Around Christmas 1982, I picked up a book my grandfather had given me that had sat unread on my bookshelf since I was 12. It was “All the Apostles of the Bible” by Herbert Lockyear. I pored over the accounts of the lives and martyrdom of Jesus’ disciples and the generation of Apostles that followed them. They suffered tremendously for the gospel. Most of them died horrible deaths in order to share Jesus with the world.
Would they die for a lie?
Would they deny themselves the core comforts their civilization provided for something they knew to be false? I know I wouldn’t. If they had achieved great earthly gain, I would have continued to question the validity of the resurrection, but their sacrifices reached across the millennia to satisfy my doubts.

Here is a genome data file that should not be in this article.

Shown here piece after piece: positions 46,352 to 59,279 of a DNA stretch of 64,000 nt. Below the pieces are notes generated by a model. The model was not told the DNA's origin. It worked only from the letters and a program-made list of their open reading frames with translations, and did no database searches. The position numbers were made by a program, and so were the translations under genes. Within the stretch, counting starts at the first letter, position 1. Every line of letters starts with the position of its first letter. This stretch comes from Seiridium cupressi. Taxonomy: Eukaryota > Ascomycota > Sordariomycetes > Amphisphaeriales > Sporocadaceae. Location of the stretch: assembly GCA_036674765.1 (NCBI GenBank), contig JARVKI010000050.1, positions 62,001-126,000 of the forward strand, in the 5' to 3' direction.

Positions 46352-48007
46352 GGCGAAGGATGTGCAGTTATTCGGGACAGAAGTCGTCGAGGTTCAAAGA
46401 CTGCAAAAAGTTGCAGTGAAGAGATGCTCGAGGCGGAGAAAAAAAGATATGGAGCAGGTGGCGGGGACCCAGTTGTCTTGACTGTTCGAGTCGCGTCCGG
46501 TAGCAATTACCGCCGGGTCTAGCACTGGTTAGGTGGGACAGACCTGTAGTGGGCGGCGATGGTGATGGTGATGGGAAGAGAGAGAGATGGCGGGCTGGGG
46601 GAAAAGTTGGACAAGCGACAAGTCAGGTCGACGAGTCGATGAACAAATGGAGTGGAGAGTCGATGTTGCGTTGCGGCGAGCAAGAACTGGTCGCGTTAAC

On Christmas Eve, I took the Bible I had received when I joined the church in 1965. I opened the red cover and smiled as I looked at the inscription that had misspelled my name. Then I headed to the second chapter of Luke and looked at the wax stains on the page from where I had set the Bible in front of some candles as a Christmas decoration in my room many years before. It was time this book stopped being a decoration and started giving me some answers. I started reading.
Over the next week I read the four Gospels and the book of Acts. The words of Jesus made sense. If everybody lived according to His teaching, the world would be a much better place. I marveled at His parables and contemplated His words. I also discovered that my understanding of Jesus as somewhat of a wimp was totally out of step with the man revealed in the pages of that long-dormant Book.
Throughout January I continued to read and compare. I reflected on the things that Mary said in our conversations that seemed to be just the thing I needed to hear, and I began to hurl questions at my grandfather. I didn’t stop studying other faiths, but I began to feel an irresistible pull toward Jesus.
God’s grace to you,
Steve Jennings, Executive Director
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